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Washington Metro’s Unemployment Rate Remains Steady at 3.2 percent for May

Wednesday, June 27, 2018

(Washington, DC) - The District of Columbia Department of Employment Services (DOES) reported today that the preliminary May job estimates show an increase of 20,600 jobs for a total of 2,727,900 jobs in the Washington Metropolitan Division. The private sector increased by 20,200 jobs, while the public sector payrolls increased by 400 jobs. The Washington Metropolitan Division's not seasonally adjusted May 2018 unemployment rate was 3.2 percent, which is up 0.1 percentage point from the April rate of 3.1 percent. The Washington Metropolitan Division’s unemployment rate was 3.7 percent in May 2017, which is down 0.5 percentage points from the current unemployment rate of 3.2 percent.
    
Over-the-Month Area Civilian Labor Force, Employment and Unemployment Data

The total civilian labor force in the Washington Metropolitan Division for May 2018 was 2,737,500, of which 2,649,500 were employed and 88,000 were unemployed.  The unemployment rate was 3.2 percent.  The total civilian labor force in the Suburban Ring of the Communities surrounding the District of Columbia was 3,016,900, of which 2,927,500 were employed and 89,400 were unemployed.  The unemployment rate for this area was 3.0 percent.  In the Washington Metropolitan Statistical Area, which includes the Washington Metropolitan Division and the Bethesda-Gaithersburg-Frederick, Maryland Metropolitan Division, the civilian labor force was 3,425,900, of which 3,315,400 were employed and 110,500 were unemployed.  The unemployment rate for this area was 3.2 percent.  For the month, the unemployment rates for the Washington Metropolitan Division, the Washington Metropolitan Statistical Area and the Suburban Ring was up 0.1 percentage point from the previous month’s rate.

Over-the-Year Area Civilian Labor Force, Employment and Unemployment Data

The Washington Metropolitan Division’s civilian labor force increased over the year by 33,600, while the number of employed increased by 45,400, and the number of unemployed decreased by 11,800. The civilian labor force for the Suburban Ring increased over the year by 28,600, while the number of employed increased by 38,300, and the number of unemployed decreased by 9,800.  Meanwhile, the Washington Metropolitan Statistical Area’s civilian labor force increased by 38,700, while the number of employed increased by 50,400 and the number of unemployed decreased by 11,800.  For the year, the unemployment rate for the Washington Metropolitan Division declined by 0.5 percentage points, while the unemployment rate for the Washington Metropolitan Statistical Area declined by 0.4 percentage points and the Suburban Ring unemployment rate declined by 0.3 percentage points from a year ago.

Metropolitan Division’s Job Growth

Total wage and salary employment in the Washington Metropolitan Division increased over the month by 20,600 jobs. The private sector increased by 20,200 jobs, while the public sector increased by 400 jobs over-the-month.  Eight private sectors, along with the federal government had over-the-month job gains. Job gains were registered in leisure and hospitality, which gained (4,600 jobs); professional and business services gained (6,900 jobs); education and health services gained (600 jobs); trade, transportation, and utilities gained (4,600 jobs); financial activities gained (700 jobs); other services gained (2,200 jobs); manufacturing gained (700 jobs) and information gained (200 jobs). Job losses were registered in mining logging & construction which lost (300 jobs).  Government overall gained (400 jobs) over the month. The federal government lost (1,100 jobs), while state government lost by (800 jobs), and the local government increased by (2,300 jobs).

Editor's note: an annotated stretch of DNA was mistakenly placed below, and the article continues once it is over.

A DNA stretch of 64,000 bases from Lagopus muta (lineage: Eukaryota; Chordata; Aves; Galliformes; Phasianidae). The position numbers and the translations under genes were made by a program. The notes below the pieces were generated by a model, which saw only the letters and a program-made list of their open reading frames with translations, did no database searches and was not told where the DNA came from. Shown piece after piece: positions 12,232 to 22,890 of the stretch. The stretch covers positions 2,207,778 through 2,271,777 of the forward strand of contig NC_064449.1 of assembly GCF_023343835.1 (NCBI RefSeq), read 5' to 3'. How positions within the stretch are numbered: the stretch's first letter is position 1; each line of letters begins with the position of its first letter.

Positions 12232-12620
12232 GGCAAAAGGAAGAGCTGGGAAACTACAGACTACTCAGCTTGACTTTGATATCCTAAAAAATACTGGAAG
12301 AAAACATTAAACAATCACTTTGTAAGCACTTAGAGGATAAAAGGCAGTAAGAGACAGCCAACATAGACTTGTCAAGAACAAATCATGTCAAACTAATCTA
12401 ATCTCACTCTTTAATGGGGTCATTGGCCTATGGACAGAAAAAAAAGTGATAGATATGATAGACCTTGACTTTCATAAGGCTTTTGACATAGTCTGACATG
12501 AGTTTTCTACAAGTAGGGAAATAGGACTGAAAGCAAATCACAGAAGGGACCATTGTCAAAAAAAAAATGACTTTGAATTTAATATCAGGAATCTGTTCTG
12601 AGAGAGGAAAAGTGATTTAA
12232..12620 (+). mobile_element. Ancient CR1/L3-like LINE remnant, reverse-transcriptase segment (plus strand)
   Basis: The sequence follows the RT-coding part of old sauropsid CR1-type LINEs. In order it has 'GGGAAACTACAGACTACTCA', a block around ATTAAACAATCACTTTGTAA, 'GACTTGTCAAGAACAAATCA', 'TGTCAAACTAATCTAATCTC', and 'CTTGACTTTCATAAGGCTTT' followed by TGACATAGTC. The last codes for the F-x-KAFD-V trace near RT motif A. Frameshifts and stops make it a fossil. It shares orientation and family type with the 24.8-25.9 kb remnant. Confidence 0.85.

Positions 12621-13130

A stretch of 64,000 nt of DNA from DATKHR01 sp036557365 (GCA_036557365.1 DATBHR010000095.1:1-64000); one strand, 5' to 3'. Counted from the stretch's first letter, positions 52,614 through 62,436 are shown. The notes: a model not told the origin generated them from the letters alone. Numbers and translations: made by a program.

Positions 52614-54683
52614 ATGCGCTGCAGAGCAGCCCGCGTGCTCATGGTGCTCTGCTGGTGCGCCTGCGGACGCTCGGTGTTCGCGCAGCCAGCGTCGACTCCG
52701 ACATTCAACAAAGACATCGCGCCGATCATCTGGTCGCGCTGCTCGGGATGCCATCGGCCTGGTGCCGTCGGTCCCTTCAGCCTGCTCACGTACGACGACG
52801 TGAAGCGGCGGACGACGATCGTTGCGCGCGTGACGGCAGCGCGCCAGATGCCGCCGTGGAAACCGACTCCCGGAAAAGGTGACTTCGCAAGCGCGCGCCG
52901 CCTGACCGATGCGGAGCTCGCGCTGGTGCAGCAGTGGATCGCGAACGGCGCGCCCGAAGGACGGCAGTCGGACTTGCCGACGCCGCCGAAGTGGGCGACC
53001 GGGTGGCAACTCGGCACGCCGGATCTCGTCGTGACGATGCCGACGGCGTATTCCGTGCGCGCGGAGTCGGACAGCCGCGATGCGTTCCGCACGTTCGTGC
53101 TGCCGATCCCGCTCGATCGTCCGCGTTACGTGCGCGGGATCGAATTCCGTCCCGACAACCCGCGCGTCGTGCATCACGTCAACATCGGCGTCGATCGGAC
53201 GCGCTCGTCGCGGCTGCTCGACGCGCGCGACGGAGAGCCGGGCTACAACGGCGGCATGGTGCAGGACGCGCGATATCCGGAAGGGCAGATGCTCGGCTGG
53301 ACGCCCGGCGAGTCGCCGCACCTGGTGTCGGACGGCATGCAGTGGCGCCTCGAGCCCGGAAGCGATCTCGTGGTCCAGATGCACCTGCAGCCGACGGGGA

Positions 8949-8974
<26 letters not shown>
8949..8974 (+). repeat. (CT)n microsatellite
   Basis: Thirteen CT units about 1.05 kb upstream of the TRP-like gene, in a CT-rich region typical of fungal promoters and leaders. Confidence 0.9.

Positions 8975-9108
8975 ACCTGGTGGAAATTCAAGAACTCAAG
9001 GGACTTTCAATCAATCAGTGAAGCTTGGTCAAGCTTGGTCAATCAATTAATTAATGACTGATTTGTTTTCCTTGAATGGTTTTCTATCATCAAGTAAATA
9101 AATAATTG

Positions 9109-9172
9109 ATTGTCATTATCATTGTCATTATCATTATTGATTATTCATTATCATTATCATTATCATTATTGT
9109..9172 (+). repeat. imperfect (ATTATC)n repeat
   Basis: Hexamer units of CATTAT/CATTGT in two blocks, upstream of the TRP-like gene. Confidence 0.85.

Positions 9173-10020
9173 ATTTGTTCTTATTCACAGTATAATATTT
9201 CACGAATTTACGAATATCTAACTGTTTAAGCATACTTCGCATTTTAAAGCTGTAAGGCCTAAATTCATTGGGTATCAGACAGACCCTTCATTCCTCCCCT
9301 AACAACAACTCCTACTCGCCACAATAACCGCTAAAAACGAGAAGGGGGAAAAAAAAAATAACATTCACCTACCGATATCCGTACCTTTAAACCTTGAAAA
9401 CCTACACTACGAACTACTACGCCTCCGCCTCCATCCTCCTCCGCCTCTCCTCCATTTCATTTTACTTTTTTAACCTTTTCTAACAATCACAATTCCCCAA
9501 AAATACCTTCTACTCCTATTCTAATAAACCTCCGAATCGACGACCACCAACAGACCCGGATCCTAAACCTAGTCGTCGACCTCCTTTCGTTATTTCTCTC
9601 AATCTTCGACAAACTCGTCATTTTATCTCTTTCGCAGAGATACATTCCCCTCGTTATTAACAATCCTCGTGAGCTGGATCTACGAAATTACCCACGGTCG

During the last 12 months, employment in the Washington Metropolitan Division increased by 35,400 jobs. The private sector gained 38,100 jobs, while the public sector lost 2,700 jobs. Professional and Business services reported the greatest year-over-year growth, up 14,600 jobs. Seven other private sector industries posted year-over-year job gains: leisure and hospitality services gained (2,500 jobs); educational and health services gained (8,400 jobs); trade, transportation and utilities gained (5,800 jobs); financial activities gained (2,200 jobs); other services gained (4,000 jobs); information gained (1,000 jobs); and manufacturing gained (700 jobs). Job losses were registered in mining, logging and construction, which lost (1,100 jobs).  Federal government lost (5,400 jobs), while state government gained (2,000 jobs) and the local government gained (700 jobs).

Washington Metropolitan Statistical Area Explanations

Estimated Labor Force and Employment for the Washington-Arlington-Alexandria, DC-VA-MD-WV Metropolitan Division includes: The District of Columbia, Virginia Cities of Alexandria, Fairfax, Falls Church, Fredericksburg, Manassas, Manassas Park and the Virginia Counties of Arlington, Clarke, Fairfax, Fauquier, Loudon, Prince William, Spotsylvania, Stafford, Warren, Rappahannock and Culpeper; the Maryland Counties of Calvert, Charles, and Prince Georges; and the West Virginia County of Jefferson.

The estimates for the Washington-Arlington-Alexandria, DC-VA-MD-WV Metropolitan Statistical Area will be the summation of the estimates for the Washington-Arlington-Alexandria, DC-VA-MD-WV Metropolitan Division (contained in this release) and the Bethesda-Gaithersburg-Frederick, MD Metropolitan Division (to be released by the Maryland Department of Labor, Licensing and Regulation).

Data reflects the 2017 annual benchmark revisions.
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